On Mars Curiosity Rover’s 10th Anniversary, Scientists and NASA Employees Share Fond Memories

As NASA’s Curiosity Mars rover turns 10, scientists and workers celebrate fond memories and lessons from the Red Planet mission

  • On August 5, 2012, the Mars Curiosity Rover slowly made its way to the surface of the Red Planet and began its journey.
  • “It plays a special role in NASA’s Mars exploration program,” said Ashwin Vasavada, Mars Science Laboratory project scientist.
  • JPL systems engineer Sophia Mitchell has spoken of her job as an ‘Uber space pilot’ as she pilots the Curiosity rover over 100 million miles
  • We look forward to seeing you on Mars one day. I can tell you that Curiosity is going to help keep you safe,’ Vasavada told a child who asked a question.

Happy birthday to one of Nasaproudest accomplishments.

On August 5, 2012, the March Curiosity Rover made its way to the surface of the Red Planet and began a journey that took eight years longer than expected, gathering valuable data to find out if life can be sustained there – and if those conditions existed in the past.

As part of the celebration, scientists and mission members from NASA’s Jet Propulsion Lab and Goddard Space Flight Center, along with the United States Geological Survey took part in a Twitter Space – essentially a sort of chat room – where they shared fond memories and lessons from the historic mission to the Fourth Rock from the Sun.

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On August 5, 2012, the Mars Curiosity Rover slowly made its way to the surface of the Red Planet. The rover used the camera at the end of its arm in April and May 2014 to take dozens of component images combined in this self-portrait where the rover punched through a sandstone target called ‘Windjana’

“It plays a special role in NASA’s Mars exploration program,” said Ashwin Vasavada, Mars Science Laboratory project scientist. “The ultimate goal is to determine whether life ever evolved on Mars, whether it existed in the past or even today.”

To do this, Curiosity was launched on November 26, 2011 from Cape Canaveral. After its months-long journey through space, the 2,000-pound car-sized rover landed inside the 3.7 billion-year-old, 100-mile-long Gale Crater, and began its methodical exploration of the surface of Mars.

JPL systems engineer Sophia Mitchell has spoken of her job as a “space Uber pilot”, as she pilots the Curiosity rover more than 100 million miles away.

“It’s definitely a dream job,” she said. “I’m an aerospace engineer and I really consider myself an explorer, so the ultimate exploration job in my mind is to drive a massive science robot to another planet.”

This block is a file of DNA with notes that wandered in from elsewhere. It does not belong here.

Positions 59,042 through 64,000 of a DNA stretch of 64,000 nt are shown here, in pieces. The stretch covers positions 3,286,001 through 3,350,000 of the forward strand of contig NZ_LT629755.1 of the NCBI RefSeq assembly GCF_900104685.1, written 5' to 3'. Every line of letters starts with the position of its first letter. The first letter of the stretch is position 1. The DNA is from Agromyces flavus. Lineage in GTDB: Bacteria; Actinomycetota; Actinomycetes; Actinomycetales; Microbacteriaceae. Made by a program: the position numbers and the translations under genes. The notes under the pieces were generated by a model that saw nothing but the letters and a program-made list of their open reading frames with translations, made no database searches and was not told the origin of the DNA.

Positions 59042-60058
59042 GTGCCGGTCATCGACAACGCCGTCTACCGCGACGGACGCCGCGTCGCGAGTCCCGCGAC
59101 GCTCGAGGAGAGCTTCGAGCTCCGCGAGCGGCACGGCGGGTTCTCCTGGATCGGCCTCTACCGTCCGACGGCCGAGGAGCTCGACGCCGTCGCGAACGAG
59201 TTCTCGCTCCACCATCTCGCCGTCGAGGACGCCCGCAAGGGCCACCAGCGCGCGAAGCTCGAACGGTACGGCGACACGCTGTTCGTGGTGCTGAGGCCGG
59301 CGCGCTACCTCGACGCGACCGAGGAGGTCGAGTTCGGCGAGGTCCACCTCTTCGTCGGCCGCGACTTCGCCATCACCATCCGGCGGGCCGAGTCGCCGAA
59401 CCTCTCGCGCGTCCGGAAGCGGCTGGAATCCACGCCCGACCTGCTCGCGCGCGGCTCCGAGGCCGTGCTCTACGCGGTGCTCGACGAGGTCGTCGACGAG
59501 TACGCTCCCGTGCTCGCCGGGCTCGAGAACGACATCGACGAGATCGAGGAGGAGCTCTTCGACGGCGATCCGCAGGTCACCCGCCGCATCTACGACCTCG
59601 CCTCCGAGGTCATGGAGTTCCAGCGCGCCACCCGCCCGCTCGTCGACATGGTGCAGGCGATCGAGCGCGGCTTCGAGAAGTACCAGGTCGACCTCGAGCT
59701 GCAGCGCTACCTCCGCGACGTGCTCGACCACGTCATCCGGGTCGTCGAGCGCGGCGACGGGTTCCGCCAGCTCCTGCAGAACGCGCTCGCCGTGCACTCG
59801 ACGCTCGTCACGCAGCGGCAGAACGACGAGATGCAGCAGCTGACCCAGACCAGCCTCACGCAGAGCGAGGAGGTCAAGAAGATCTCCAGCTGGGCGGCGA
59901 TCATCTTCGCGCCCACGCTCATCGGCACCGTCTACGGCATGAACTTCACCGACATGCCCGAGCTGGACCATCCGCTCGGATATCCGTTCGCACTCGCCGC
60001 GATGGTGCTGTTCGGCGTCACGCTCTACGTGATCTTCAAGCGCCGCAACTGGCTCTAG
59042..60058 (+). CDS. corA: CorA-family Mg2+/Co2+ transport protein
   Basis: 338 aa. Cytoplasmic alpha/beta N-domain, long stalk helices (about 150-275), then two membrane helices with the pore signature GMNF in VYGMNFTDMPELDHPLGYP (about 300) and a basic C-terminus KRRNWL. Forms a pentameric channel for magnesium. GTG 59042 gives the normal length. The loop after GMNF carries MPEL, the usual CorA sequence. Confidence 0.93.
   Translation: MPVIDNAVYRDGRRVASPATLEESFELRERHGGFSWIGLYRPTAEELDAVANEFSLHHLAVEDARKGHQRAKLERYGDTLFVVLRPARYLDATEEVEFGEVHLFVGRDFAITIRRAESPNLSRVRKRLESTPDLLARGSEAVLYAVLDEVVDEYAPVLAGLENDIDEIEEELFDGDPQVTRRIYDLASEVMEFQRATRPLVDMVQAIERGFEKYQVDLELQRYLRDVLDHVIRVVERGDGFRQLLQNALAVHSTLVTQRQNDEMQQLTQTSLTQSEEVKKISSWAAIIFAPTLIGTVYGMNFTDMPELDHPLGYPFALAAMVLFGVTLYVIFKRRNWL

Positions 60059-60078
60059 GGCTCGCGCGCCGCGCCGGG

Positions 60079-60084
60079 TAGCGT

“It plays a special role in NASA’s Mars exploration program,” said Ashwin Vasavada, Mars Science Laboratory project scientist. “The ultimate goal is to determine whether life ever evolved on Mars, whether it existed in the past or even today.” The red planet is pictured above in a NASA handout

NASA scientists say the now-dusty Mars was once covered in masses of water - an indication that this arid planet may have once been host to some form of life, or at least had the ability to do it.  The Mars Curiosity Rover took this panorama (above) of the Red Planet

NASA scientists say the now-dusty Mars was once covered in masses of water – an indication that this arid planet may have once been host to some form of life, or at least had the ability to do it. The Mars Curiosity Rover took this panorama (above) of the Red Planet

What the rover learned helped scientists paint a picture of what the planet probably looked like billions of years ago. The answer is that the now dusty Mars was once covered in masses of water – an indication that this barren planet may have once been host to some form of life, or at least had the ability to do so.

This possibility has been bolstered by Curiosity’s discovery of organic molecules found during drilling in shallow parts of the planet’s surface. The team spoke enthusiastically about future missions, such as the European Space Agency’s ExoMars rover, which will be able to dig deeper than Curiosity’s tools allow.

Although the past decade has been filled with discoveries, it has also been fraught with challenges. What was supposed to be a two-year mission has been extended indefinitely and Curiosity has started to show its age, with wear on the wheels and a drill rig not working as it used to.

As Mitchell noted, when something breaks on Mars, “We can’t send someone over there to fix it.” We just have to figure out how to use what we have to still be able to do what we want.

Although robots have visited our closest celestial neighbor, it is a journey that no human has yet been able to take.

The team has enthusiastically endorsed the possibility that humanity will one day travel to Mars, a journey that will be facilitated by vital radiation data collected by Curiosity – and likely with the help of Elon Musk’s spacecraft, after successfully completing an orbital launch test and bring people to the moon first.

“I can just say that I hope you go to Mars,” Vasavada told a curious kid who was picked to ask a question. “We look forward to seeing you on Mars one day and I can tell you that Curiosity is going to help keep you safe.”

As Mitchell noted, when something breaks on Mars,

As Mitchell noted, when something breaks on Mars, “We can’t send someone over there to fix it.” We just have to figure out how to use what we have to still be able to do what we want. This is an artist’s concept of NASA’s Mars Science Laboratory spacecraft approaching Mars

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